dimensions by the square root of 10, or 3.16.)
|the dimensions based upon percent of area
1 per week
27 yds x 86 yds.
8 yds x 27 yds.
3 per week
27 yds x 267 yds.
8 yds x 80 yds.
7 per week
27 yds x 620 yds.
8 yds x 198 yds.
Look at that last row. That's either 6 football fields (1/100 th) if there is
one bottle for every 10 yard by 10 yard area, or two football fields (1/10
th) which is about one bottle for every 10 feet by 10 feet area.
I can't tell you how much it pains me to see the litter in the national parks.
It makes no sense to me, but there it is. Today I stood looking out at a green
lawn beside a children's playground (Lincoln Park, San Francisco) and every 10
square feet had at least 2 items of trash -- in part because a bum raided the
trash can and the infamous San Francisco wind blew the trash he threw on the
ground all over the place.
And that's how Americans treat nature, like drunken desperate bums completely
ignorant of the results of their actions.
|Wednesday, 22 November 2006 at 18h 25m 53s|
Oh. My. God.
Police: Daly City man held 16-year-old girl captive for more
GIRL'S PARENTS THOUGHT SHE WAS A RUNAWAY
By Kelly Pakula
Published in the San Jose Mercury News
A Daly City man pleaded not guilty Tuesday after he was arrested on suspicion
of keeping a 16-year-old girl captive for more than a year in his parents'
John France Gonzales, 22, is charged with multiple felonies including 68 counts
of lewd and lascivious acts on a child, 39 counts of lewd acts on a child who
is 14 or 15 years old, forcible penetration and domestic violence.
Gonzales was arrested Saturday after the girl was returned home and told her
parents about the ordeal, according to the San Mateo County District Attorney's
Office. The girl's parents' reportedly thought their daughter had run away.
Gonzales allegedly began molesting the girl in October 2002, however, it was in
2005 that he forced her to live in the basement of his parents' home, making
her have sexual relations with him and beating her, the district attorney's
Gonzales' parents' were reportedly unaware that the girl was living in their
Gonzales remains in custody in lieu of $1 million bail. He will return to court
on Dec. 29 for his preliminary hearing.
Come on y'all, get a grip.
|Wednesday, 22 November 2006 at 17h 22m 40s|
The Florida Congressional election in district 13
Click here for the story in the Orlando Sentinel.
The Republican Vern Buchanan beats the Democratic candidate Christine Jennings
by 369 votes in the Florida Congression election for district 13, despite the
strange occurrence of 17,846 voters who voted but didn't cast a vote in the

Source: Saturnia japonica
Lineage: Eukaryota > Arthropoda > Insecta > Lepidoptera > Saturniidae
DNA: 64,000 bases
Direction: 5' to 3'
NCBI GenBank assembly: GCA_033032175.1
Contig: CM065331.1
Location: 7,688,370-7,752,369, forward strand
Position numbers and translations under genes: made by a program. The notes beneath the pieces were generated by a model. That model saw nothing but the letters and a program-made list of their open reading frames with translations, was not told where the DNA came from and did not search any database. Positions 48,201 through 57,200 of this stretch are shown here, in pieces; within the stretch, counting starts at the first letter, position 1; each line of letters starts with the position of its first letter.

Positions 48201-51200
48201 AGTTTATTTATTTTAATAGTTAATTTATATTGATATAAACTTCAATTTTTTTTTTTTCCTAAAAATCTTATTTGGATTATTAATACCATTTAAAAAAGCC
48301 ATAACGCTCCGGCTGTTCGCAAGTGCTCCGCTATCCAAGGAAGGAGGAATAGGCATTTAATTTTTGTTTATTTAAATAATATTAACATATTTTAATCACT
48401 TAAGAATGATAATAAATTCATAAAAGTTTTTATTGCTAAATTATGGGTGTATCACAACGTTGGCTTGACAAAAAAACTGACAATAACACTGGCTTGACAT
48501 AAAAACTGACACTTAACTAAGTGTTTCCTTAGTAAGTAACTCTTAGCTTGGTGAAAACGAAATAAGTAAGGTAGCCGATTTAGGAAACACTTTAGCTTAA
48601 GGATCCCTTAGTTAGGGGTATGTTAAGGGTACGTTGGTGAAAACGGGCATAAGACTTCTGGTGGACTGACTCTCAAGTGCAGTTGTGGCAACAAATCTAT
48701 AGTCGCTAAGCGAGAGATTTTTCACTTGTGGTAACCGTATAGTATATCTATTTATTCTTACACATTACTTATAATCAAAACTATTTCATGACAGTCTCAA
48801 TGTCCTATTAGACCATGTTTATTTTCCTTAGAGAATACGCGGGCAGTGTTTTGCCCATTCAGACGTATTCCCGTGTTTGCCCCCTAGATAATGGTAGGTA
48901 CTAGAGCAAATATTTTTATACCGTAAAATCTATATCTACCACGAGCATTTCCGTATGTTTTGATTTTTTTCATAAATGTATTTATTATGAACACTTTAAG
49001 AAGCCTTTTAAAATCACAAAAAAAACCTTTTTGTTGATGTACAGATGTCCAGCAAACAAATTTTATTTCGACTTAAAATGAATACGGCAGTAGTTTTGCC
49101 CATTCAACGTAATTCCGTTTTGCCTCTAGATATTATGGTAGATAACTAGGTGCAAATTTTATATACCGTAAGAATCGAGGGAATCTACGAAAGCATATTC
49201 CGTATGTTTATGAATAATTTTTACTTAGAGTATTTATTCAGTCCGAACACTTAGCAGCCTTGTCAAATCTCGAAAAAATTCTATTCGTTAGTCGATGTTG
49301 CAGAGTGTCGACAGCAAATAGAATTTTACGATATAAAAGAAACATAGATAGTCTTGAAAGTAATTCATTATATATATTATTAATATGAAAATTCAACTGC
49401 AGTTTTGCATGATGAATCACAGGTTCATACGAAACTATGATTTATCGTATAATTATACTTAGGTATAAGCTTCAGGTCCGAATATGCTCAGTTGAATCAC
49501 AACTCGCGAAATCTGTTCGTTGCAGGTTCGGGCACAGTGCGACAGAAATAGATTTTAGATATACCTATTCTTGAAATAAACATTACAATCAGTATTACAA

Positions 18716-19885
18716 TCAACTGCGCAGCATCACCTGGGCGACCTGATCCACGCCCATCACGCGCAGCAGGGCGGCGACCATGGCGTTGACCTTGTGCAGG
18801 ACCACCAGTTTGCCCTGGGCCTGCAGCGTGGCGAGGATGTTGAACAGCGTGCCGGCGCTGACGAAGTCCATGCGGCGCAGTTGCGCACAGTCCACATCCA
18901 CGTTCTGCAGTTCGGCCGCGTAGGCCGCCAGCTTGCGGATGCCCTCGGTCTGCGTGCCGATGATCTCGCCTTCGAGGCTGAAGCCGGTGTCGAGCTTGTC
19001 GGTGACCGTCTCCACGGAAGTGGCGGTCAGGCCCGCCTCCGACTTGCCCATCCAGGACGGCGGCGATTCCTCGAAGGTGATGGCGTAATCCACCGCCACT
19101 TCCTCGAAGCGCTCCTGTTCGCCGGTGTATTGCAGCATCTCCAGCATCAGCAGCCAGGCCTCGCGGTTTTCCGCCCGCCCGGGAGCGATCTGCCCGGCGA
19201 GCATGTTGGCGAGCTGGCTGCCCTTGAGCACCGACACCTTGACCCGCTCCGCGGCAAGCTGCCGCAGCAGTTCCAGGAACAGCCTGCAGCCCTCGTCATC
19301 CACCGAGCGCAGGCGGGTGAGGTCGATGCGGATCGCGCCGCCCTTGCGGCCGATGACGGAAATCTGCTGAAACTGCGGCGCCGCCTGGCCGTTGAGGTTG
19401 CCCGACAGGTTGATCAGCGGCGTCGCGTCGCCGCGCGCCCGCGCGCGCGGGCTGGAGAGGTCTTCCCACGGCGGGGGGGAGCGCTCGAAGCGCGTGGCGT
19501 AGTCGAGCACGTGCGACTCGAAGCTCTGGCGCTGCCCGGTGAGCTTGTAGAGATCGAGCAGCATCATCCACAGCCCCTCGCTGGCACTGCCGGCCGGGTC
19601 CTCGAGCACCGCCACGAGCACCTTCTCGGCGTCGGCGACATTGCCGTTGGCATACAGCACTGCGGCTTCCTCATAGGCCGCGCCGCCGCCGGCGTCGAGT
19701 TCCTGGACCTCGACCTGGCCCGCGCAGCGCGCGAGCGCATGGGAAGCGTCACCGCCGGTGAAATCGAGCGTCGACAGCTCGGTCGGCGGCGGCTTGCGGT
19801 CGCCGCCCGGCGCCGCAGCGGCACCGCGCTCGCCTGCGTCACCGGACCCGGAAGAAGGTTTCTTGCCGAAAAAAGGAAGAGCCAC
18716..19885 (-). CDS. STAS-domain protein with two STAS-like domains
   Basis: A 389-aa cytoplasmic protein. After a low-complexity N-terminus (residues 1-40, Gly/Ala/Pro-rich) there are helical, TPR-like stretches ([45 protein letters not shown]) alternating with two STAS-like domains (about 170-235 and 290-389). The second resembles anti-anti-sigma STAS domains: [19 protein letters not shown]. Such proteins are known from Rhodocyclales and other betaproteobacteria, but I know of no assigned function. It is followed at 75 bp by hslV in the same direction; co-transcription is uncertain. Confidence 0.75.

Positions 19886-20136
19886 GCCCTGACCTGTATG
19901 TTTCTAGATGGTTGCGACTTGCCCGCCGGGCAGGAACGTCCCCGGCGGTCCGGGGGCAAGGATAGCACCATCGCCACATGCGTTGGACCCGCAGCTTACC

From the Orlando Sentinel article source:
The Sentinel reviewed records of 17,846 touch-screen ballots that included no
vote in the tightly contested 13th District congressional race to determine
whom voters selected in other major races.
The analysis of the so-called "undervotes" examined the races for U.S. Senate,
governor, attorney general, chief financial officer and agriculture
The results showed that the undervoted ballots skewed Democratic in all of
those races, even in the three races in which the county as a whole went
In the governor's race, for example, Republican Charlie Crist won handily in
Sarasota, easily beating Democrat Jim Davis. But on the undervoted ballots,
Davis finished ahead by almost 7 percentage points.
In the agriculture commissioner's race, Republican Charles Bronson beat
Copeland by a double-digit margin among all voters. But on the undervoted
ballots, Copeland won by about 3 percentage points.
Some questions remain
The analysis does not -- and cannot -- reveal why no congressional choice was
recorded on the ballots. It also cannot determine which candidate any single
voter might have selected had he or she made a choice.
But the strong performance of other Democrats indicates Jennings would have
found a sizable number of supporters within the group.
My question is this: how many other races were "undervoted" ? These are
voters who bothered to show up and vote, but neglected to cast a vote in the
Congressional election. Eighteen thousand ? Does that make sense to you? It
makes no sense to me, unless something funny is going on.
|Wednesday, 22 November 2006 at 16h 41m 37s|
Bush twin Barbara robbed in Argentina
Click here for the story. You'll have to read Spanish.
GOTO THE NEXT 10 COLUMNS